Nearly three years ago, I had enough of my hometown.
I had recently graduated with my undergraduate degree and I wasn’t having much luck in obtaining suitable employment. . If you knew the right person, you could have a fulfilling career without leaving. If you knew the wrong people, however, you will be stuck flipping burgers no matter your educational level. I was unlucky enough to be in a city that network and socioeconomic background worked together, whether for your benefit or detriment.
I knew I had to leave.
So I applied for graduate school away from my hometown and left shortly after acceptance.
All of a sudden, the social network back home was shocked that I moved away. They insisted that I come and visit them often.
Holidays, funerals, weddings, and miniature family reunions became VIP events when I went home to visit. Everyone wanted to see me and I was only there for a limited time until the next visit.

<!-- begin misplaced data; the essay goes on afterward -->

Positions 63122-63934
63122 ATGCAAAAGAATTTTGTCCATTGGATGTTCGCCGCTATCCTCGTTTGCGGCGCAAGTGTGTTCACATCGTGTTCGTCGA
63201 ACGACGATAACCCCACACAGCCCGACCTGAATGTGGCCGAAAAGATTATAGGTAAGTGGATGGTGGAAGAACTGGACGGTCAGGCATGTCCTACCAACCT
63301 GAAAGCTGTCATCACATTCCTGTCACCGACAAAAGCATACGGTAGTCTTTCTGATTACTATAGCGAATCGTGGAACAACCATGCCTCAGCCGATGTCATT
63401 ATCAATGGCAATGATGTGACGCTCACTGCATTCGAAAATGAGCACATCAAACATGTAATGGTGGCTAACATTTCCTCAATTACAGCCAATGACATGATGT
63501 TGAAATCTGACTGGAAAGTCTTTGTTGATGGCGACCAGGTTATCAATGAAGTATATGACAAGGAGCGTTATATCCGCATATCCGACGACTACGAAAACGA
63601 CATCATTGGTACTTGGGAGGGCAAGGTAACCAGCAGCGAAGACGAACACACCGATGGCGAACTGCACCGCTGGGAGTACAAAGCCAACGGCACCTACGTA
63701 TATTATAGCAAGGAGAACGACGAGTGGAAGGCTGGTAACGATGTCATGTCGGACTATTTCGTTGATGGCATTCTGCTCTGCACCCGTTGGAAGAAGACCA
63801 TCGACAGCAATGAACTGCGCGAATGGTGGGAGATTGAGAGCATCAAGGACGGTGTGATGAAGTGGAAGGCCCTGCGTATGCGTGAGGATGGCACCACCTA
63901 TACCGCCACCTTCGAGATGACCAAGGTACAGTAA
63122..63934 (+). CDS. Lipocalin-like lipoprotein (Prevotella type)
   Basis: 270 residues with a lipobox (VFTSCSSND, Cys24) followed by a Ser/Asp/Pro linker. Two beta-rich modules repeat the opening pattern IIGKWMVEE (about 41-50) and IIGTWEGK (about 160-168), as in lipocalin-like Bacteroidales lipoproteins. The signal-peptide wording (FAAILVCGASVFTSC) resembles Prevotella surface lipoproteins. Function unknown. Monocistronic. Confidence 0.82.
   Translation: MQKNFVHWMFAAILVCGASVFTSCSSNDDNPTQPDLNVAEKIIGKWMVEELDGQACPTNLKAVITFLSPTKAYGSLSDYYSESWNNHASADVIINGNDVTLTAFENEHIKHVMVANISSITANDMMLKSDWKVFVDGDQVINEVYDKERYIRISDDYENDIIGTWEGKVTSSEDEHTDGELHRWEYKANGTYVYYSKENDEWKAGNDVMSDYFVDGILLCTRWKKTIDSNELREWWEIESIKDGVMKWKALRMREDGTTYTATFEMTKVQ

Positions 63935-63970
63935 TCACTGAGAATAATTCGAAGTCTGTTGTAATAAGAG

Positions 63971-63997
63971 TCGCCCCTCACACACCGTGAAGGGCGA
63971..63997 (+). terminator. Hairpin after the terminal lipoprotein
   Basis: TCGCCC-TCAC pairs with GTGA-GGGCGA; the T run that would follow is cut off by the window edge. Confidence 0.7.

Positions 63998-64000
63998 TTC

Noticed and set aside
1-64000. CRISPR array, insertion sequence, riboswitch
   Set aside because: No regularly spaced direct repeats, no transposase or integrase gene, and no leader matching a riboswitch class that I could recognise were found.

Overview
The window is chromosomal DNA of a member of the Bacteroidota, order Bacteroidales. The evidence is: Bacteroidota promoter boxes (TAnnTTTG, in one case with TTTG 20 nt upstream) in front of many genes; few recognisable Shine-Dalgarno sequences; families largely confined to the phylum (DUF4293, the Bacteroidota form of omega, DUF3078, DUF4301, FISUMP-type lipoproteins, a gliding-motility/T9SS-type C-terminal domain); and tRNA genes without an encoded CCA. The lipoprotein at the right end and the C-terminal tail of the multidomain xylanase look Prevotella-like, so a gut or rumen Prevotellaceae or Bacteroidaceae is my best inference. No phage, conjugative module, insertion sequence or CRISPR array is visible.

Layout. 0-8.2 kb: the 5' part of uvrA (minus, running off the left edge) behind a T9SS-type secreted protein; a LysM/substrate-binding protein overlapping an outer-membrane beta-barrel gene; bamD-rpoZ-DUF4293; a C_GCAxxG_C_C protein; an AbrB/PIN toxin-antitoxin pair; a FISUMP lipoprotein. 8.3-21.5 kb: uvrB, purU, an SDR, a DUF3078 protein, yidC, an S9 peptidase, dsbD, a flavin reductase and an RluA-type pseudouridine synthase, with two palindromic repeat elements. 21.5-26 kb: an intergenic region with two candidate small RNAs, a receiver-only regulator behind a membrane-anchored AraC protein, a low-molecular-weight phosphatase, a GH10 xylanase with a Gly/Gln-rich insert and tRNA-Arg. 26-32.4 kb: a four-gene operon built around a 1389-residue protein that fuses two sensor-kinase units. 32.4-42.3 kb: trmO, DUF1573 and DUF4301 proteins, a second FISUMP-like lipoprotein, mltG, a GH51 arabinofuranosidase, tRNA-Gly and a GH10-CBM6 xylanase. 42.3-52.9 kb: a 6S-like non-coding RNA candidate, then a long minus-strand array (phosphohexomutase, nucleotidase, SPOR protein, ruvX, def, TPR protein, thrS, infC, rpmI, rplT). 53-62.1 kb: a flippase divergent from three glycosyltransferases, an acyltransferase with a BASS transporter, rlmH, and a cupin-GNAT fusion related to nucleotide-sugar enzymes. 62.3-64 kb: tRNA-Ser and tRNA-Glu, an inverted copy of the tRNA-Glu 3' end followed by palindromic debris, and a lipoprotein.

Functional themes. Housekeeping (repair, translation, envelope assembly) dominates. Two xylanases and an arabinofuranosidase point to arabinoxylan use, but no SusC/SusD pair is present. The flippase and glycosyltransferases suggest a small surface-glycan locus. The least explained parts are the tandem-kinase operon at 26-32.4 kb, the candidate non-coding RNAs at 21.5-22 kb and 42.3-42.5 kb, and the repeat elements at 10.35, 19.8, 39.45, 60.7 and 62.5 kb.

It was absolutely draining.
I’m not referring to traveling or the jumping from one event to the next.
Being in my hometown, in general, is a drain.
I have met wonderful, engaging people where I currently live. I have experienced new things that I wouldn’t have if I had stayed in my hometown. It is here where I learned and continue to grow into myself. It was here where I started letting myself say ‘No’ to things that could hold me back. Most importantly, though, is the difference in atmosphere.
Where my hometown was isolated with an overbearing social network and limited opportunities, my current city is open and full of possibilities.
Back home, I was a pessimist, but here, I can finally visualize a better future for myself.
Instead of just surviving, I’m finally living each day.
If the occasional draining visit is the price to pay for that, then that’s a small price to pay indeed.